Nolan Arenado, Colorado Rockies agree to $26 million, 1-year deal

All-Star third baseman Nolan Arenado agreed to a one-year, $26 million deal with the Colorado Rockies on Thursday, setting a record for a one-year salary for an arbitration-eligible player and avoiding a contentious hearing a year before he's slated to hit free agency.

"It feels good to have things settled," Arenado wrote in a message to The Associated Press. "I think it's good to have less things in the back of your mind and this is one of them. It's [a] great day -- great mutual respect between me, my agency and the club."

Arenado, 27, is one of the best two-way players in the game, winning Gold Gloves in his first six seasons and finishing in the top five in National League MVP voting the past three years. Over the past four seasons, his 158 home runs rank third in the major leagues and his 503 RBIs first, and the combination of those numbers plus his defense emboldened him to ask for a $30 million salary. When the Rockies countered at $24 million, the parties agreed to continue talking before a trial in which a three-person panel would have chosen one of the salaries.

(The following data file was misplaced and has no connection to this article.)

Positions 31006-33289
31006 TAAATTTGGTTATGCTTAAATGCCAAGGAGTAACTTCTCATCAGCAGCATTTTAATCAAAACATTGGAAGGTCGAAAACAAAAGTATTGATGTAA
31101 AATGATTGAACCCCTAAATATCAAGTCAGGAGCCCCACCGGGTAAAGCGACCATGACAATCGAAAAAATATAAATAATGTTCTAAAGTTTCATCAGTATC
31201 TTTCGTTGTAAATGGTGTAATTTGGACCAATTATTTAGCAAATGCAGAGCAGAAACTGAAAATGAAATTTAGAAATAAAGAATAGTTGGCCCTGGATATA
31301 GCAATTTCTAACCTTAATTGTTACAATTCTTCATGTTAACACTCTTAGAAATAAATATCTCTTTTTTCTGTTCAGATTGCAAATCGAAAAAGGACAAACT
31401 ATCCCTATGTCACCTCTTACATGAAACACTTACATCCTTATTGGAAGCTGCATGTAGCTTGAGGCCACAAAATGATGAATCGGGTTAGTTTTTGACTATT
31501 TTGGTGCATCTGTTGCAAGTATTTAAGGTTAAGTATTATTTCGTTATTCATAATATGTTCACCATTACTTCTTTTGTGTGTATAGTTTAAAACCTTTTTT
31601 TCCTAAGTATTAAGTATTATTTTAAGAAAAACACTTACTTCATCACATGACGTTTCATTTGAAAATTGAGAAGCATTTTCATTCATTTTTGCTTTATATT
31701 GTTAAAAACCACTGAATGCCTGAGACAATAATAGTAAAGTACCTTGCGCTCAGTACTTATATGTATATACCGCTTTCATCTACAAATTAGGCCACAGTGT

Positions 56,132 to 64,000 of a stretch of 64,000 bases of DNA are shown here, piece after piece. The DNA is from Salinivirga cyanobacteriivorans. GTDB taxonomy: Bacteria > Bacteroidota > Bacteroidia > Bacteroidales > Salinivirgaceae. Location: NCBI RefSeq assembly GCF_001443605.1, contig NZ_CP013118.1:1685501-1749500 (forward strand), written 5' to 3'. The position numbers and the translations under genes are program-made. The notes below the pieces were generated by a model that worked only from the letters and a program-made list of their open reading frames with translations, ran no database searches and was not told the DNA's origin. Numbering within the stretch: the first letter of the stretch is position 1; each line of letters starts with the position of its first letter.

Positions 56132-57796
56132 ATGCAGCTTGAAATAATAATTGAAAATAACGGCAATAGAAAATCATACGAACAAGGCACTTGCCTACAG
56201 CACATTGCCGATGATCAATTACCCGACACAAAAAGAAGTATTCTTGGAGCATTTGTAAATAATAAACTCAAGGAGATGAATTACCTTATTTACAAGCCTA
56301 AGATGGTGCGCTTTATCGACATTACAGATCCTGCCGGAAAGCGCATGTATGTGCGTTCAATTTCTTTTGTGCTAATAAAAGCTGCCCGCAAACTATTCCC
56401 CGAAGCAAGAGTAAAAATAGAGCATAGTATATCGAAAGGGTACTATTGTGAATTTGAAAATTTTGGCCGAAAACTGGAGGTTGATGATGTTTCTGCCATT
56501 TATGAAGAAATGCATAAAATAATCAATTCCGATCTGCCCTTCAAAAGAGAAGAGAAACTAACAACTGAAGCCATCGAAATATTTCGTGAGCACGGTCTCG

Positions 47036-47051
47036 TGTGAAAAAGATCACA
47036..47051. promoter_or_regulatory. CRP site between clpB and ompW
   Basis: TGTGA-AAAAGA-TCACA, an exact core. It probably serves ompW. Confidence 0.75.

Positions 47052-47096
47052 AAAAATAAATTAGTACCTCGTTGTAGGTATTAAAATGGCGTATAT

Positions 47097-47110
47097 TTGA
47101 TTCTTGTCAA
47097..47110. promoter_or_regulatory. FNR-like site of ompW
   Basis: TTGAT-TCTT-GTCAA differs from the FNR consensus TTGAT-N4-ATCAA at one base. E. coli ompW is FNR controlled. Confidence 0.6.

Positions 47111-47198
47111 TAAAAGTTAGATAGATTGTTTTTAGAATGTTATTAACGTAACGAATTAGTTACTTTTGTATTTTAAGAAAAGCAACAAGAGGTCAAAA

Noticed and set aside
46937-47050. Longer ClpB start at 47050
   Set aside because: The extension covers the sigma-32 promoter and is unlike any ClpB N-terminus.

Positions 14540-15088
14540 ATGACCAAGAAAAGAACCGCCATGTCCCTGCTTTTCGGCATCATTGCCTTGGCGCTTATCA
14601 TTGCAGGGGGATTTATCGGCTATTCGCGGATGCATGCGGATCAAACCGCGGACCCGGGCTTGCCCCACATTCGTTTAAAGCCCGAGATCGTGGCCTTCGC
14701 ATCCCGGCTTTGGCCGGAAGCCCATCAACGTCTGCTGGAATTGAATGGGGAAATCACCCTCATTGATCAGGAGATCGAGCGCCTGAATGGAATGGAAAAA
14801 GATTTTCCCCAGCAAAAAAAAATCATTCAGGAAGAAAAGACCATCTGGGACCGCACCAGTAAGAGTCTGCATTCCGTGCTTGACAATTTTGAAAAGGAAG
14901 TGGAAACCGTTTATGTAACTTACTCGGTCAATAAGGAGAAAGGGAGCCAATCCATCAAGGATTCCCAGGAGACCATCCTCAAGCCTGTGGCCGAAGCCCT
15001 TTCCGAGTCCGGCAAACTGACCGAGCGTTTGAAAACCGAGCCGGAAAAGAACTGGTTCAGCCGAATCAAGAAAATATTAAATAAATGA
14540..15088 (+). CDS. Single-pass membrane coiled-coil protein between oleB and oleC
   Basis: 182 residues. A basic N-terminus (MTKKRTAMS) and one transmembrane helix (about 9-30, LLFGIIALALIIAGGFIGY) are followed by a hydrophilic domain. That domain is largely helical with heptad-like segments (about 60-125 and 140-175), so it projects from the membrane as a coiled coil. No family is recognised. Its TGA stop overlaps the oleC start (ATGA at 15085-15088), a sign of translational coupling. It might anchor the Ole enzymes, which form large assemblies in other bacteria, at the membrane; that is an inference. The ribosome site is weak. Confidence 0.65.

"Means a lot, we had good dialogue," Arenado told the AP. "Very honest, very straight forward. Everyone has tough skin and sometimes you have to in business and I realized that firsthand. Was great."

Settling near the middle bested the previous arbitration record, set last year by third baseman Josh Donaldson and the Toronto Blue Jays at $23 million.

Colorado's desire to lock up Arenado to a long-term deal is clear, according to sources, although just how amenable Arenado is -- or what sort of financial commitment it might take -- remains opaque. Rockies owner Dick Monfort and general manager Jeff Bridich flew to California to meet with Arenado, sources said, during which they negotiated the $26 million figure with agent Joel Wolfe.

While much of Arenado's market could depend on his performance in 2019, executives around the league are enamored with the notion of signing him. Similar sentiment, of course, was expressed last winter with Manny Machado and Bryce Harper, the two marquee free agents this offseason who remain unsigned despite pitchers and catchers being less than two weeks from reporting to spring training.